Catholic News Service
An impoverished presentation of marriage is not the only problematic aspect of director and co-writer Nicholas Stoller’s “The Five-Year Engagement.” His romantic comedy tracks San Francisco sous chef Tom Solomon (Jason Segel) and his English fiancee Violet Barnes (Emily Blunt) as they struggle to get themselves down the aisle.
After a bumpy proposal, the happy couple announces their engagement, only for Violet to be offered her dream job: a postdoctoral position in social psychology at the University of Michigan. Her caring hubby-to-be realizes that this is the opportunity of a lifetime. So the already cohabiting couple delays the nuptials and makes for Ann Arbor.
Career development is hardly the sole source of conflict for the duo. Jealousy, ambition, an errant crossbow and even the odd lecherous Welshman (Rhys Ifans) also get in the way of their happily ever after.
Stoller’s picture has its touching moments, and a genuinely uplifting conclusion that shows love trumping materialistic concerns. But a deficient understanding of matrimony, sadly characteristic of contemporary society, undermines his script, written in collaboration with Segel.
Along with their premature physical interaction, Tom and Violet’s misguided desire to make sure their relationship is perfect before they take their vows is one symptom of the problem. Another is the near-total lack of any religious dimension to their splicing.
The screenplay never resolves a very basic question: How can what they view as a mere public commitment ceremony help Tom and Violet work out their relationship difficulties?
This blinkered attitude leads to a scene in which Violet presents Tom with a set of potential wedding celebrants. She describes them as Jewish, Christian, “Extreme Christian,” Buddhist, and Justice of the Peace. Tom gets 10 seconds in which to choose among these possibilities so that he and Violet can then move onto their next (presumably more important) choice.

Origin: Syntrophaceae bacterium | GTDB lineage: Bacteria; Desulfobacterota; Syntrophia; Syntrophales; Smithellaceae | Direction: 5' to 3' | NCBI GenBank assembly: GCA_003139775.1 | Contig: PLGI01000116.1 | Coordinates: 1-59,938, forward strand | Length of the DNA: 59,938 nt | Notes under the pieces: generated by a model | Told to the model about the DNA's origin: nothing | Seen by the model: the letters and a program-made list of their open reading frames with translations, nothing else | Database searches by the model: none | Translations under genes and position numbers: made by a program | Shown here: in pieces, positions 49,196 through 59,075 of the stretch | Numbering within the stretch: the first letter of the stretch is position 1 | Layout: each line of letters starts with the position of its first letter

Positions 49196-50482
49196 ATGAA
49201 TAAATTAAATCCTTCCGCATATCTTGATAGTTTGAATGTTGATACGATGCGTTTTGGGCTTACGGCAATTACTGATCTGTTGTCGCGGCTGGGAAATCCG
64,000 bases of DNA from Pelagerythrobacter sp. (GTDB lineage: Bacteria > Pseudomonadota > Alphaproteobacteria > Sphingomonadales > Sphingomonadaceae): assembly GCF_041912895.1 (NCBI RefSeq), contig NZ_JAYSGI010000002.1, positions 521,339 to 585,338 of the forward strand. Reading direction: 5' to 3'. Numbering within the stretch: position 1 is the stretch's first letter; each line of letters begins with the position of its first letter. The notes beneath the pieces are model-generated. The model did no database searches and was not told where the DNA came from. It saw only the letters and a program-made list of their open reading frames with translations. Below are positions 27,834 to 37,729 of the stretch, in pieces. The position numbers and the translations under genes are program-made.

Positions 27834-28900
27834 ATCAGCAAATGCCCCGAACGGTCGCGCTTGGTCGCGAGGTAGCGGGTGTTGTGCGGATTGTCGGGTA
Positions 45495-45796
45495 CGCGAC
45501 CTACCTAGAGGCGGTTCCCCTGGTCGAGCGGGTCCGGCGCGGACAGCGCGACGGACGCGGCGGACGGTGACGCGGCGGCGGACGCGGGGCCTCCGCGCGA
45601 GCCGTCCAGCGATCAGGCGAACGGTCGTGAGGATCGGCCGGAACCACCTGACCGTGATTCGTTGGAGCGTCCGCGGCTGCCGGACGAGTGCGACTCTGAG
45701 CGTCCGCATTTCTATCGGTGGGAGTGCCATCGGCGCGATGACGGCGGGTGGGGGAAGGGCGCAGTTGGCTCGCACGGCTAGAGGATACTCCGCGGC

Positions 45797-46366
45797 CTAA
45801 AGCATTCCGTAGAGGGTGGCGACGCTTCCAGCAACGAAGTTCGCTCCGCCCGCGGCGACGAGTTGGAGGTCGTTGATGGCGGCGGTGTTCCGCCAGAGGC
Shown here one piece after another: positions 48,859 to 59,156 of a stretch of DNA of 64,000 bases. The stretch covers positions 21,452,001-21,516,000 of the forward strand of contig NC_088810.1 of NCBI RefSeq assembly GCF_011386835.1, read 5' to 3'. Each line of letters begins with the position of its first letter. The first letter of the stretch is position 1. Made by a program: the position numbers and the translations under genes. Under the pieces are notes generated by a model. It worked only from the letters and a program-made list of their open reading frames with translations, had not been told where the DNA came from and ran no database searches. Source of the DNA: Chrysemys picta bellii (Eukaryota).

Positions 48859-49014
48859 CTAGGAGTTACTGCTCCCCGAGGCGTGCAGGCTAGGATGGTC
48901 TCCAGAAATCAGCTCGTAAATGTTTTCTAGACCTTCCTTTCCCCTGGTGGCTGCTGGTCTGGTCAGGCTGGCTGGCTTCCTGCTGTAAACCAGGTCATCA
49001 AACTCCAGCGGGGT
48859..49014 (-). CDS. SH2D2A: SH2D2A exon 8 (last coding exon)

This drive-thru outlook on what is meant to be a lifelong union could only be made more obvious if a pimply teenager appeared to ask if they’d like fries with their minister.
In the absence of any moral compass that might guide it, the screenplay flounders around searching vainly for the point of it all. The consequence is a meandering plot that lasts at least 30 minutes too long, made all the worse by coarse, wince-inducing sexual gags.
Add to that the dialogue’s excess of foul language and what you’re left with is a thoroughly distasteful slice of stale cinematic wedding cake.
The film contains skewed values, including a benign view of cohabitation; a couple of nongraphic non- and premarital sexual encounters; rear nudity; a few profanities; constant rough language and sexual humor; and frequent crude and crass terms. The Catholic News Service classification is O, morally offensive. The Motion Picture Association of America rating is R, restricted. Under 17 requires accompanying parent or adult guardian.
Shaw is a guest reviewer for Catholic News Service.